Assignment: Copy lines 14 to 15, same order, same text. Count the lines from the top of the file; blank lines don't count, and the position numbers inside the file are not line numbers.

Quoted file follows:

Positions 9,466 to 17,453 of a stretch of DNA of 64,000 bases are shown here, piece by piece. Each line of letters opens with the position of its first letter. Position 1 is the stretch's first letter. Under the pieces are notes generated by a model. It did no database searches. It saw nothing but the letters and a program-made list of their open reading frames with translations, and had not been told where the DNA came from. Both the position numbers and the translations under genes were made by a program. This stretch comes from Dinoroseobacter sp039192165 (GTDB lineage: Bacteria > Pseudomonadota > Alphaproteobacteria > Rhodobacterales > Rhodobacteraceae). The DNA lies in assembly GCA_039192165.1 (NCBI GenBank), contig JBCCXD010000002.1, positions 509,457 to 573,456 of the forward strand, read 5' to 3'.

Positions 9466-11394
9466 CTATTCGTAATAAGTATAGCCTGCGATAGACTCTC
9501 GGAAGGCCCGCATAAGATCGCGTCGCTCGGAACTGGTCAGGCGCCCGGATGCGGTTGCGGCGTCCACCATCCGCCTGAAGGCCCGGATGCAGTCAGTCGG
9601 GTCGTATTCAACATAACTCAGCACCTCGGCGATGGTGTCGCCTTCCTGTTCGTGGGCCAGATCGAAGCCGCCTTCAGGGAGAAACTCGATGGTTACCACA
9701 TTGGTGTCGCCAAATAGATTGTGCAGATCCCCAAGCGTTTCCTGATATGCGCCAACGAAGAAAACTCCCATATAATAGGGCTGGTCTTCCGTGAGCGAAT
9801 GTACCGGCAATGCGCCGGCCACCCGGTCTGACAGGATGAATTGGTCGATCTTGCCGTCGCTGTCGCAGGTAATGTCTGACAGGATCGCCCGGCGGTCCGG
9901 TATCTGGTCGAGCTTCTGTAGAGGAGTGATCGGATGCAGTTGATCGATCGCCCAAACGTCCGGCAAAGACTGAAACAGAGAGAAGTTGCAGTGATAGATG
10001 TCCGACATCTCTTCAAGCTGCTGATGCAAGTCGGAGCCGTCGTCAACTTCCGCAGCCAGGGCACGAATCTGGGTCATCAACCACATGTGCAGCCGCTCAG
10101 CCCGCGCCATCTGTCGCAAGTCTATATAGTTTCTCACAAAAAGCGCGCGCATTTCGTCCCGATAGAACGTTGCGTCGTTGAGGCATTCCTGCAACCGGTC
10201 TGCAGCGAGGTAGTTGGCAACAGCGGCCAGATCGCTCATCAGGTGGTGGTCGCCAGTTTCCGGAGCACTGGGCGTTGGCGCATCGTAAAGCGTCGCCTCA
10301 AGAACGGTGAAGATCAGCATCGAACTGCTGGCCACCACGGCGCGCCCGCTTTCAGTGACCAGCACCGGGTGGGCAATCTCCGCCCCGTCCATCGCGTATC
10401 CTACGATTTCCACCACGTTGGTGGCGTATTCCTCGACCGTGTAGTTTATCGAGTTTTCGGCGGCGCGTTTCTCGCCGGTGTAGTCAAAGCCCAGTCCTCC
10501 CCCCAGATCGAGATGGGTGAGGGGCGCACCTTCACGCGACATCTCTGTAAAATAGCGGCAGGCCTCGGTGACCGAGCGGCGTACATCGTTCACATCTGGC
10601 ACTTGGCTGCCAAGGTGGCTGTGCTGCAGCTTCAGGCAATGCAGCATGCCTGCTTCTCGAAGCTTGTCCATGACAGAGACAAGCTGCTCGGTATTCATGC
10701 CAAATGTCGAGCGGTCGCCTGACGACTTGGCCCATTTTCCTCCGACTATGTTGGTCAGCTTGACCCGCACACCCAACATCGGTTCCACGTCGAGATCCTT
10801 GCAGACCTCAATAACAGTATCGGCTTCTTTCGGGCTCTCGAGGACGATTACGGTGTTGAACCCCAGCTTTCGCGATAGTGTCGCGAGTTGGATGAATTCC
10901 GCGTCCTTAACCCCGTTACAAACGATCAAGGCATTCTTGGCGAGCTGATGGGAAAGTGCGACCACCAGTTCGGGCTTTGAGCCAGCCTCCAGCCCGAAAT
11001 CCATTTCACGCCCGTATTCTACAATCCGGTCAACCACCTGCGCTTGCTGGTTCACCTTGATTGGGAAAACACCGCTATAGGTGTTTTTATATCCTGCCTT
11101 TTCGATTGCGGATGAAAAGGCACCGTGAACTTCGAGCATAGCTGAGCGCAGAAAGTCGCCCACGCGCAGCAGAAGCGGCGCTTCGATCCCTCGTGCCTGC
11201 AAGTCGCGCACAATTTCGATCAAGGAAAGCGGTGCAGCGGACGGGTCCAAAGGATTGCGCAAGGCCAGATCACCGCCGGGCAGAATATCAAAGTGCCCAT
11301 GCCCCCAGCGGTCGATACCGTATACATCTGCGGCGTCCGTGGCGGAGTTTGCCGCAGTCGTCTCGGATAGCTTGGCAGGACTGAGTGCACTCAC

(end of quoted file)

10501 CCCCAGATCGAGATGGGTGAGGGGCGCACCTTCACGCGACATCTCTGTAAAATAGCGGCAGGCCTCGGTGACCGAGCGGCGTACATCGTTCACATCTGGC
10601 ACTTGGCTGCCAAGGTGGCTGTGCTGCAGCTTCAGGCAATGCAGCATGCCTGCTTCTCGAAGCTTGTCCATGACAGAGACAAGCTGCTCGGTATTCATGC